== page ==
The exclusion criteria were poorly controlled medical or psychiatric disorders, active alcohol or substance abuse, active duodenal/gastric ulcer disease, large hiatal hernia, previous major gastrointestinal surgery and malignancy. Body mass index was calculated as weight in kilogrammes divided by height in meters squared. The percentage of excess weight loss (%EWL) was defined as weight lost divided by preoperative excess weight above the upper limit of the ideal weight at BMI 25 kg/m2.

Surgical Technique

In RYGB, a small gastric pouch (10–20 ml) was formed by division of the stomach with linear stapler (TA90B, medium/thick reload, Medtronic). It was anastomosed side to side on the anterior wall with an alimentary loop of 100 cm in length that was created 100 cm distally from the ligament of Treitz.

In LSG, calibration of the stomach was done on the 36F gastric tube and resection was completed using linear stapler (60-mm and 45-mm long, EndoGIA, medium/thick reload, Covidien).

Follow-up

The follow-up visits took place at 1 and 12 months after surgery. Weight loss was assessed and blood tests were done before surgery and at every follow-up appointment. Data chosen for the evaluation of nutritional status included the following: erythrocyte count, haemoglobin, serum protein, albumin, iron, ferritin, transferrin, vitamin B12, folic acid and calcium concentrations. At discharge, all patients received daily multivitamin supplementation (Centrum®, Pfizer Trading Polska; vitamin A 800 μg, lutein 500 μg, vitamin E 15 mg, vitamin C 100 mg, vitamin K 30 μg, vitamin B1 1.4 mg, vitamin B2 1.75 mg, vitamin B6 2 mg, vitamin B12 2.5 μg, vitamin D 5 μg, biotin 62.5 μg, folic acid 200 μg, niacin 20 mg, pantothenic acid 7.5 mg, calcium 162 mg, phosphorus 125 mg, magnesium 100 mg, zinc 5 mg, iodine 100 μg, manganese 2 mg, chromium 4 μg, molybdenum 50 μg, selenium 30 μg, iron 5 mg), daily 100 mg of iron(III)-hydroxide polymaltose complex and 1 mg of sublingual vitamin B12 every 4 weeks.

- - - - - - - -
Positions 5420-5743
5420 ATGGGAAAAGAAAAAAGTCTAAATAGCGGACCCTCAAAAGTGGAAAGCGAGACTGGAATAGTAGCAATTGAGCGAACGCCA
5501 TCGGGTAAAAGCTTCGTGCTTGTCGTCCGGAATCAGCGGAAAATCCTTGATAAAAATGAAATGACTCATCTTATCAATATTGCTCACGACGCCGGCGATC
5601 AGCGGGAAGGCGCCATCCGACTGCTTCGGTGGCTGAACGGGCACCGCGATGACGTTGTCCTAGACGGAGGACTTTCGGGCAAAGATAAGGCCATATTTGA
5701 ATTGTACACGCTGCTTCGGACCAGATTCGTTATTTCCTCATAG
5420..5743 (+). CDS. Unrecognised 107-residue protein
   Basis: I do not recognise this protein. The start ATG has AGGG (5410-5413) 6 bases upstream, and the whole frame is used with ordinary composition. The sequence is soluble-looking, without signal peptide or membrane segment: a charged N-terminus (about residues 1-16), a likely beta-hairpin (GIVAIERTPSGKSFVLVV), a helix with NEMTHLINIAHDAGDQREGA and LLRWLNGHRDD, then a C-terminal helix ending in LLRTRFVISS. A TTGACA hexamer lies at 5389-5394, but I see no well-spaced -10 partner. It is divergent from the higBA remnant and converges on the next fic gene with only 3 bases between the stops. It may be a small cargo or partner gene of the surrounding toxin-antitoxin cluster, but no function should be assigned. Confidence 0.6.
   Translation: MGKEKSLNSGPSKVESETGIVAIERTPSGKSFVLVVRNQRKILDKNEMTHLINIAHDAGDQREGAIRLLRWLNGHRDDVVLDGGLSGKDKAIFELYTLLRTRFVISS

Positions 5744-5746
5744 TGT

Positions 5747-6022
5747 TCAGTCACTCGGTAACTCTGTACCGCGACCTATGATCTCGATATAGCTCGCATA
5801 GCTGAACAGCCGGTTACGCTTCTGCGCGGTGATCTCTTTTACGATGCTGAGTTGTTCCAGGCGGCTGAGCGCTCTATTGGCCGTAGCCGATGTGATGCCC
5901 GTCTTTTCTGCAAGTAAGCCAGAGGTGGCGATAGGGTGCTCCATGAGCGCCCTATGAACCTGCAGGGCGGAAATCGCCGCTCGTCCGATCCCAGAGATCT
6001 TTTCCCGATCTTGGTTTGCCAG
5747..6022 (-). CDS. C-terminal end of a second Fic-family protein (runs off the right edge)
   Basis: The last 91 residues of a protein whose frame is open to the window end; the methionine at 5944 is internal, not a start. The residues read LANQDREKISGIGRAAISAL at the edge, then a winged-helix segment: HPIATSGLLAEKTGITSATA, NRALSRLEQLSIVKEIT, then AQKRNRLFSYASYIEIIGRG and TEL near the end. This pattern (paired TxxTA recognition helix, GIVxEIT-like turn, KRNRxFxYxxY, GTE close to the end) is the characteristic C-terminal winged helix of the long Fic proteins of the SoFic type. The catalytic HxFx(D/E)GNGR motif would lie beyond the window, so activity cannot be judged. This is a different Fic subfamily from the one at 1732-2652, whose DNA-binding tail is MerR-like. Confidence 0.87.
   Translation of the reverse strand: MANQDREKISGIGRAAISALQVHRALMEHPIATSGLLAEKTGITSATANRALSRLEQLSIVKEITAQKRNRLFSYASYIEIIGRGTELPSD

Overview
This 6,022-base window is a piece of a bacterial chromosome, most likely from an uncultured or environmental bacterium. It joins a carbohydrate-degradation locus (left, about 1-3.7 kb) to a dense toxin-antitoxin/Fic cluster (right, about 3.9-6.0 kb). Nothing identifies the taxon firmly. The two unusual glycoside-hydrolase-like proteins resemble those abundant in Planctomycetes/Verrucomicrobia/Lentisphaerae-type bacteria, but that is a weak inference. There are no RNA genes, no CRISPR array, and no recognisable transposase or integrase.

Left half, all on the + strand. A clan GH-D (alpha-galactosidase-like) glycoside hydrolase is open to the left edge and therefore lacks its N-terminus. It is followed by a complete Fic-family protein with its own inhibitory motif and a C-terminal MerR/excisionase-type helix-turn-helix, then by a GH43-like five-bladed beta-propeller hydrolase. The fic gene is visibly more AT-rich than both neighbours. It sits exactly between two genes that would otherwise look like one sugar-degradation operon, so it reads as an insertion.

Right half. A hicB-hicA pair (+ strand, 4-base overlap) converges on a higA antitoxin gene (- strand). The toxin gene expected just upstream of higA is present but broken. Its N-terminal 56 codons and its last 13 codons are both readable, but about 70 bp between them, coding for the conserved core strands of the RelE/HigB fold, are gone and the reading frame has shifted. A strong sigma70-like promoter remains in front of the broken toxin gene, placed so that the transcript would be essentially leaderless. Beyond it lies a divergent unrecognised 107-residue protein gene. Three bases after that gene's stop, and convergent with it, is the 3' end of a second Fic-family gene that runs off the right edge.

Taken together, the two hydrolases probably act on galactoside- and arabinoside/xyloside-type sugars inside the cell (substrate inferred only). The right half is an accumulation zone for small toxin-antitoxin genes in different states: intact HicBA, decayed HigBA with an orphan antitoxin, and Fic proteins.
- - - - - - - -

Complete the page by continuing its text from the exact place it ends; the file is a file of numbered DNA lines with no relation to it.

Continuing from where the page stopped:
Statistical Analysis

Data are presented as median with interquartile range. The variables were compared prior to and after the operation with Kruskal-Wallis, Mann-Whitney U test, ANOVA and Friedman tests where applicable. The excesses and deficiencies of parameters with reference to the laboratory norms of the hospital were calculated with chi-squared test. Correlations between variables were assessed using 2-tailed Pearson’s correlation test. All reported p values are significant at < 0.05. Statistical analysis was performed using Statistica 13.1 (Statsoft).

Results

Both study groups were comparable at baseline in age and gender (Table 1). Women were the majority of patients in both operation groups. The mean pre-operative BMI and albumin level were significantly higher in the RYGB group compared to the LSG group. Pre-operatively, 19.6% and 2.1% of patients had hypoalbuminemia in LSG and RYGB groups, respectively.
Table 1

Patients’ characteristics at baseline

 

RYGB (n = 47)

LSG (n = 51)

p

Female sex %

70.21%

65.96%

0.65

Age

44.29 (8.97)

43.93 (11.00)

0.87

BMI

49.78 (46.25–55.63)

44.11 (41.27–49.12)

< 0.05

RYGB, Roux-Y gastric bypass; LSG, laparoscopic sleeve gastrectomy; BMI, body mass index

A significant BMI reduction was observed in both groups at 1 and 12 months of the follow-up. The mean BMI values were significantly lower in the LSG group compared to RYGB during the whole follow-up, but the differences in %EWL were not significant (Table 2). At 1 month postoperatively, there was a significant difference between groups in erythrocyte count, haemoglobin, total protein, iron, ferritin and calcium levels. One-year follow-up results were significantly different for vitamin B12, calcium and BMI. Although for some parameters, such as haemoglobin, iron, transferrin and ferritin, there was no significant difference between baseline and twelve postoperative month values and there were transient alterations during early postoperative period.
Table 2

Nutritional parameters at baseline and during follow-up after LSG and RYGB

Variable

Type of operation

Baseline

1 month

12 months

Baseline vs 1 month

Baseline vs 12 months

1 month vs 12 months

BMI [kg/m2]

LSG

44.11 (41.27–49.12)

39.41 (36.99–43.71)

31.63 (27.51–33.80)

p < 0.05

p < 0.05

p < 0.05

RYGB

49.78 (46.25–55.63)

45.18 (42.53–48.73)

33.80 (29.54–38.28)

p < 0.05

p < 0.05

p < 0.05

LSG vs. RYGB

p < 0.0001

0.0001

0.0039

   

EWL [%]

LSG

 

25.52(21.06–31.65)

67.27 (55.77–84.14)

na

na

 

RYGB

 

21.27 (16.54–25.89)

61.82 (52.81–76.82)

na

na

 

LSG vs. RYGB

 

ns

ns

   

Erythrocytes [1012/L]

LSG

4.86 (4.71–5.07)

4.89 (4.57–5.04)

4.64 (4.39–4.98)

ns

p < 0.05

p < 0.05

RYGB

4.82 (4.51–5.10)

4.58 (4.31–4.89)

4.58 (4.28–4.79)

p < 0.05

p < 0.05

ns

LSG vs. RYGB

ns

0.0261

ns

   

Haemoglobin [g/dL]

LSG

14.20 (12.69–15.60)

13.70 (12.80–14.94)

13.66 (12.90–14.78)

ns

ns

ns

RYGB

13.90 (12.90–14.80)

13.05 (12.10–13.85)

13.40 (12.40–14.40)

p < 0.05

ns

p < 0.05

LSG vs. RYGB

ns

0.0261

ns

   

MCV [fL]

LSG

86.30 (83.00–89.00)

86.00 (83.00–89.00)

89.00 (87.00–92.00)

ns

p < 0.05

p < 0.05

RYGB

87.00 (82.00–89.00)

85.95 (82.95–88.75)

89.00 (85.00–91.00)

ns

p < 0.05

p < 0.05

LSG vs. RYGB

ns

ns

ns

   

Iron [μmol/L]

LSG

18.26 (13.42–20.94)

15.04 (9.85–18.08)

19.33 (15.04–23.10)